Chicken, broccoli and cashew nut chow mein

From: Today

A delicious Asian-inspired dish from Ali Honour, as seen on the Today show.

Boulangere potatoes

From: Today

A delicious potato dish, perfect for a big family meal.

Ham, pea and potato frittata

From: Today

This is a really simple and straightforward main dish, that can be spiced and dressed up a million ways

Spicy Meatballs and Pepper Casserole

From: Today

Serve with boiled new potatoes or rice.

Roast Whole Chicken with Sherry, Honey and Dried Fruit Couscous

From: Today

This whole chicken recipe has Moroccan origins. It is a great way of keeping the chicken moist throughout the cooking. You can omit the couscous if you like and start from paragraph 5 in the method. Stuff the chicken with a lemon, a head of garlic, and some rosemary. If you want to use olive oil instead of butter, you can! Furthermore, white wine or cider will also do the job. The best way to cook a whole chicken is to cook it slowly at low temperature for longer and then turn up the oven at the end to achieve the Maillard reaction. You can brine you chicken (8% brine solution) overnight for a more complex flavour, as the brine will help keep the chicken juicy and moist. Brine breaks down the protein and makes for softer meat.

House style pizza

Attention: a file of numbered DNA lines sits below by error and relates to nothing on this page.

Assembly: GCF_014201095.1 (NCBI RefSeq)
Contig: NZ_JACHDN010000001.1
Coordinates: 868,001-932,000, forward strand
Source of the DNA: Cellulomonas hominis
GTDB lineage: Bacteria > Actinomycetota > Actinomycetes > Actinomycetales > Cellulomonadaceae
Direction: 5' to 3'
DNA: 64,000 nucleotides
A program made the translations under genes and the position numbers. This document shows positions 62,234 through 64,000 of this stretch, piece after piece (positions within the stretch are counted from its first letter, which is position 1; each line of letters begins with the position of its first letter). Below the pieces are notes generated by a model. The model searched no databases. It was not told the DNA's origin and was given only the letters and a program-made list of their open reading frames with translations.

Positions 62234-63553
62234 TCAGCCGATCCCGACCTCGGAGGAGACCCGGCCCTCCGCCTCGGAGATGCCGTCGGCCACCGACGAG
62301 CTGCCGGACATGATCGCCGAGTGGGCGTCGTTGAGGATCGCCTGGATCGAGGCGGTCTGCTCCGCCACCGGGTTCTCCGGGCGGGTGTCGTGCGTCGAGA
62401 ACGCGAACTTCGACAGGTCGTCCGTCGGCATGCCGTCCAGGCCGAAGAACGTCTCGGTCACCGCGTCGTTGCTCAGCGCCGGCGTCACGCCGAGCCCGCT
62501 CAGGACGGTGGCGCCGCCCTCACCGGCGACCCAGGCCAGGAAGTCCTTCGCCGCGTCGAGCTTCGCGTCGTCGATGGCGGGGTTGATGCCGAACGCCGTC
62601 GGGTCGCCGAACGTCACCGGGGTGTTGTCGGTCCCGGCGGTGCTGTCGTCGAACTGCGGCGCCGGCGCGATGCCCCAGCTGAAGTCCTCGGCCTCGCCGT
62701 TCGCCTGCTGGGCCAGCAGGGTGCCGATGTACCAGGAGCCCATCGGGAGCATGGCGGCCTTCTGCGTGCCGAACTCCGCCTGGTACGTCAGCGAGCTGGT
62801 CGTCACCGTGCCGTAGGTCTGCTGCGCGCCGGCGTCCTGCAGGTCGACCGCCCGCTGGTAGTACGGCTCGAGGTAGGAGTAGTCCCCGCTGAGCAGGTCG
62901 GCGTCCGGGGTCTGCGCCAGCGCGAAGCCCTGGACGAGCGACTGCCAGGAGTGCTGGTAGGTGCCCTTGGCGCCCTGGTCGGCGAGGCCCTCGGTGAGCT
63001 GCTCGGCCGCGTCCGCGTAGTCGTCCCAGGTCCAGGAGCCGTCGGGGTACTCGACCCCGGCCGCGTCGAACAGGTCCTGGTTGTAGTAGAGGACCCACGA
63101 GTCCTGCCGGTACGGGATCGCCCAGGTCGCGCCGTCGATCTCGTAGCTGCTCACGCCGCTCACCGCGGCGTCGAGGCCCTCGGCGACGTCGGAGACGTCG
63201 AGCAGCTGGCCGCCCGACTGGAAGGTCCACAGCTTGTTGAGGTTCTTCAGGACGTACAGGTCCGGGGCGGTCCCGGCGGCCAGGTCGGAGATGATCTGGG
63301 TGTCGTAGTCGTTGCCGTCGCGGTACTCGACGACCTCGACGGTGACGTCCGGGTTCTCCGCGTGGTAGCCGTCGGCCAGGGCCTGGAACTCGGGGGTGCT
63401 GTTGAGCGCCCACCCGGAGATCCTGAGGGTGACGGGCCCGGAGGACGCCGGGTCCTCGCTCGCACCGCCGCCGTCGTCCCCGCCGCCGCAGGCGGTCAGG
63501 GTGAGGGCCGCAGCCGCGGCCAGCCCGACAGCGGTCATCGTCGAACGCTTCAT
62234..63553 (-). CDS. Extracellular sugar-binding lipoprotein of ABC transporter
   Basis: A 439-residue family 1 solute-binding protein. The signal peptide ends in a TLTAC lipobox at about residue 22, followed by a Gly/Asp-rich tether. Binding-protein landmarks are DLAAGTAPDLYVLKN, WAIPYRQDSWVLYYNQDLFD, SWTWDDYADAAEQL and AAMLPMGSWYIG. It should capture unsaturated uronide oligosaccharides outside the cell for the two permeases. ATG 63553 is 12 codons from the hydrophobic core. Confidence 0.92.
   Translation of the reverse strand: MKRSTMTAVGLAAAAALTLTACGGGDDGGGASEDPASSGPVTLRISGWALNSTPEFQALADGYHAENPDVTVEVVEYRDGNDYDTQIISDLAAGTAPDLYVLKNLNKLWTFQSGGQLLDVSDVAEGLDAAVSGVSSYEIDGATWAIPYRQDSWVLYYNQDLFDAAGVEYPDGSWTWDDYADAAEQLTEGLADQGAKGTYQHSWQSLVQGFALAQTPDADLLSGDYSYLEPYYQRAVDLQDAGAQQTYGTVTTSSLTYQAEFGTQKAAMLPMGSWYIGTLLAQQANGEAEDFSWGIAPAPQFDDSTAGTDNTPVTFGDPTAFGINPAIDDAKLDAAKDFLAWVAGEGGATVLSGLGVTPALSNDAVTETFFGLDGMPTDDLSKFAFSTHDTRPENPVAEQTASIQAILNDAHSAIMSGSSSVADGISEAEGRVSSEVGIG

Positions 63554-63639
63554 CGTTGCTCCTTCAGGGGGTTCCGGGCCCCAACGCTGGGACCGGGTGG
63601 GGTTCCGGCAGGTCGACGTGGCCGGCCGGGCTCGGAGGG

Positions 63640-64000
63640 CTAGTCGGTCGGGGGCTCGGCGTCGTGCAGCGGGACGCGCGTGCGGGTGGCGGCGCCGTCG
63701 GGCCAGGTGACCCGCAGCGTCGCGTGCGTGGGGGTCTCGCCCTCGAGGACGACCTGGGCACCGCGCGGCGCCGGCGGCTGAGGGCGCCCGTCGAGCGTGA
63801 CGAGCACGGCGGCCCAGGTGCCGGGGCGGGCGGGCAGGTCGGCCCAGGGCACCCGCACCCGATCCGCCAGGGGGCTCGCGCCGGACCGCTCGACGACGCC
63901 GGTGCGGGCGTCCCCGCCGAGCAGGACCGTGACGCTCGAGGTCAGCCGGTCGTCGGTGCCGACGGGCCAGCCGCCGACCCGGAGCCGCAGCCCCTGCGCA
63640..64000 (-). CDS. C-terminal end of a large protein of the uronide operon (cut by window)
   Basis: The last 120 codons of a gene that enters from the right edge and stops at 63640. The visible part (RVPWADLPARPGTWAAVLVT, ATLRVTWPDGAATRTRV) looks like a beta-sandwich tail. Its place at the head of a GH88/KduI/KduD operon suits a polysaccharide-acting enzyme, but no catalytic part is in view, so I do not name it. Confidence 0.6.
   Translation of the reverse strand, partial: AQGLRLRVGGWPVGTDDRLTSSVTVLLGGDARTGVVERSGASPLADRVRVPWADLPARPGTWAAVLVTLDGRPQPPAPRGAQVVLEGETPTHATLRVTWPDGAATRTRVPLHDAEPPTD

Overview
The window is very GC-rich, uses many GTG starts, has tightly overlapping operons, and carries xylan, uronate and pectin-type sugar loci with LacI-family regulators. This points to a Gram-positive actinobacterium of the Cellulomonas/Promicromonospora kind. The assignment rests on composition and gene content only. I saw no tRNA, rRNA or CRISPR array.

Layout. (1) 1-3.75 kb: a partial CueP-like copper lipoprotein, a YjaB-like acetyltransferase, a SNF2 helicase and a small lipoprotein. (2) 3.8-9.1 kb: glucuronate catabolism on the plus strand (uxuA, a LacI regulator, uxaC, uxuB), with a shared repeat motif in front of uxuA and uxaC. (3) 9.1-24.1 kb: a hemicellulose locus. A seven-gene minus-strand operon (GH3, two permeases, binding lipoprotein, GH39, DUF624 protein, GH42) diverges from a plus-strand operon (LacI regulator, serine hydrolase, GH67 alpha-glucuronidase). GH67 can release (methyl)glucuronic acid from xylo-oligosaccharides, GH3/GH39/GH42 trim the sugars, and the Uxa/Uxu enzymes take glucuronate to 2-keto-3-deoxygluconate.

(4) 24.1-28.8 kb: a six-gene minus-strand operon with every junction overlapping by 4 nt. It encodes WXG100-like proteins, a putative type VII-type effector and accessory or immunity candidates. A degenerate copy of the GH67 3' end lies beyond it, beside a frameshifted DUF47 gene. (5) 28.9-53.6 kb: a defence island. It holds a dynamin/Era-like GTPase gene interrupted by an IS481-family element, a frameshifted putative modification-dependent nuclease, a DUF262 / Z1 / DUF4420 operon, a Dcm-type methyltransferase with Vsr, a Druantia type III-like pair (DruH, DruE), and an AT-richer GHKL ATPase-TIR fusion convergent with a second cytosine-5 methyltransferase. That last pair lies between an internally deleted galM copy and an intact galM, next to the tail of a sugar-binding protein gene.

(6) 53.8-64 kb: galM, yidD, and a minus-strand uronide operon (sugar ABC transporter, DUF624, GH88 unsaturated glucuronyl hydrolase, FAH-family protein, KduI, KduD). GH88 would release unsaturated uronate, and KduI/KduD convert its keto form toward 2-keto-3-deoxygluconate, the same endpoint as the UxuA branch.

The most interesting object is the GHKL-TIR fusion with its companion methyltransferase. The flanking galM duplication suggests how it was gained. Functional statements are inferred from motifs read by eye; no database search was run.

From: Today

Kevin Dundon makes this twist on the traditional pizza. Kevin says: "You will never again return to the freezer after this! Vary your fillings as much as you like".

Smoky maple baked beans

From: Today

A delicious side from Paul Flynn, perfect for a barbeque!

Lemon Tart

From: Today

A delicious lemon tart from Kevin Dundon.

Seabass & curried butternut squash

From: Today

Pan Fried Fillets of Seabass, Curried Butternut Squash with a Leek and Mushroom Fondue

Chocolate Mousse, salted caramel sauce, shortbread biscuits

From: Today

A simple chocolate mouse is one of the easiest desserts to make and no less impressive because of it. The intense chocolate flavour is often enough, but I like to enhance it with a little orange or brandy. You could serve the mousse on its own, with a little cream or for a true celebration of flavour with this salted caramel sauce. I’ll be forever grateful to the French genius who first put salt in caramel. The ultimate expression of salty and sweet. This sauce works brilliantly with the chocolate mousse but as you can imagine it is just as happy drizzled over vanilla ice cream.




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